Did you know hearing loss…
- is the third most prevalent chronic health condition in America, behind high blood pressure and arthritis?
- affects 36 million Americans (about 17% of adults)?
- is more common in men than women?
- costs our economy billions of dollars in lost wages and hidden costs annually?
- is not adequately identified by healthcare professionals?
Only 38% of adults ages 70 years and older and 29% of adults ages 20–69 have had their hearing tested within the last 5 years!
Do you or someone you love have a hearing loss? If so, you’re not alone. Almost 20% of adults in the U.S. will develop hearing loss during the course of their lives, and if undiagnosed and untreated, its affects can be devastating. Impaired hearing can have a profound impact on emotional, physical, economic, and social well-being. People with hearing loss have documented decrease in quality of life, reporting symptoms of depression, dissatisfaction with life, reduced functional health, and social isolation. Statistically, they have lower income levels, frequently complain of frustration in relationships and various communicative situations, an inability to enjoy social situations, and fatigue.Despite the fact that most people with hearing loss can be helped with today’s state-of-the-art amplification, many never seek help or resist the use hearing aids or other assistive listening technologies.
The causes of hearing loss are varied, and resultant impact on auditory capability may range from mild to pronounced. Sometimes the cause, such as wax buildup in the external ear canal or an ear infection, is readily apparent. In other instances, the cause of hearing loss might be more obscure. Decreased hearing is often called “the invisible handicap.” Because hearing impairment (especially loss related to aging) often presents very gradually, those with significant hearing impairment can be unaware of their loss. Family members, significant others, co-workers and friends are frequently the first to notice communication problems related to decreased hearing sensitivity.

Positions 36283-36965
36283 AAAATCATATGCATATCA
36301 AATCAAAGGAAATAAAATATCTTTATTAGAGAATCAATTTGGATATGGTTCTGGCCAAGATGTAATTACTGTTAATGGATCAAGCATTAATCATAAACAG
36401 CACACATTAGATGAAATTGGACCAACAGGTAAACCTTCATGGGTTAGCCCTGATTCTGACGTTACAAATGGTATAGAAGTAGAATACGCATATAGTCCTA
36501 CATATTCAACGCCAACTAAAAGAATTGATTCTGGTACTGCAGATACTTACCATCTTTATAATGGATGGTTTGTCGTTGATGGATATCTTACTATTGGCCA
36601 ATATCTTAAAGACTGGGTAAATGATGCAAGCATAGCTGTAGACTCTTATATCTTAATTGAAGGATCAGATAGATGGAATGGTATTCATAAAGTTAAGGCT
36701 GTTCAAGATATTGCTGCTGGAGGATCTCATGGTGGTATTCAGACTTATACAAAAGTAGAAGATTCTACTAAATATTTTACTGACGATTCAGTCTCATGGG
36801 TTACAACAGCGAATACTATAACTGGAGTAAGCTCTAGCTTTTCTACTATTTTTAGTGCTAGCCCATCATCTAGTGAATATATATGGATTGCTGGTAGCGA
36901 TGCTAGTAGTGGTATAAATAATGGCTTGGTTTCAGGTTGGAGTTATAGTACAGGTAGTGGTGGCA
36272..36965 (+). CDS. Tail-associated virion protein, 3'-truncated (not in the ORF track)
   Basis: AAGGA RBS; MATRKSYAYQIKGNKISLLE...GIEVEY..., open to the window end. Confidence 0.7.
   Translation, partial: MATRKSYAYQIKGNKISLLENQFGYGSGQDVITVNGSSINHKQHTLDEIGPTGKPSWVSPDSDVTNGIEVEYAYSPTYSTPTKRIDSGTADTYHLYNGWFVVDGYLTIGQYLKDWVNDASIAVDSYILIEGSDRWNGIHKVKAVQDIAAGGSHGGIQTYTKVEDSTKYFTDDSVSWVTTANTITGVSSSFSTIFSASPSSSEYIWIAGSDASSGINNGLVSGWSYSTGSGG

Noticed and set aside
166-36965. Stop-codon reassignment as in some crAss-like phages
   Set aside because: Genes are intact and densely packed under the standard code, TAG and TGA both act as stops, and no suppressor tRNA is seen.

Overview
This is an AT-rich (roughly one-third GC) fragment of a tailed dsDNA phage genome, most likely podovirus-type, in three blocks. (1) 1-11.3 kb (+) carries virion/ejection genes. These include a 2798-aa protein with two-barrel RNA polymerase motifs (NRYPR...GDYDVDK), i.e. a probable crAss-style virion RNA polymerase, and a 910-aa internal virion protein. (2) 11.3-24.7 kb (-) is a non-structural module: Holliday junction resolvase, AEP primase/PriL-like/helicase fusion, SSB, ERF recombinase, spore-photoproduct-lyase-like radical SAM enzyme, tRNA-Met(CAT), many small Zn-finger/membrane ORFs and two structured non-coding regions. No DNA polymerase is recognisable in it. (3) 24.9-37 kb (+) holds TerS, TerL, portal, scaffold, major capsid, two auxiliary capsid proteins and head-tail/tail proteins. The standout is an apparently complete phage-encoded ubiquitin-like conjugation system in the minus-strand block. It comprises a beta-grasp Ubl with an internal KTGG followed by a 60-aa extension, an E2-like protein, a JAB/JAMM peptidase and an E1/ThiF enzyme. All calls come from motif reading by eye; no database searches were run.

Given that 36 million Americans are faced with this invisible handicap, what kinds of risk factors increase the likelihood that someone will develop hearing loss? Why do some people develop hearing loss while others do not? Some risk factors are obvious, but others are much more obscure.
Perhaps the most widely recognized risk factor is aging. Presbycusis, or the loss of hearing that gradually occurs as we grow older, is a familiar scenario for those of us with older family members. In fact, about 30–35% of adults between the ages of 65 and 75 years have a hearing loss, while an estimated 40–50% of people 75 and older have a hearing impairment.
Loss associated with presbycusis is usually greater for high-pitched sounds, resulting in the frequent comment “I can hear people talking, but can’t understand them clearly”. It is most commonly binaural (in both ears), affecting the ears equally. Because this type of loss in hearing sensitivity is so gradual, people who have presbycusis frequently lose their frame of reference for normal loudness of sounds, and often do not realize that their hearing acuity is diminishing.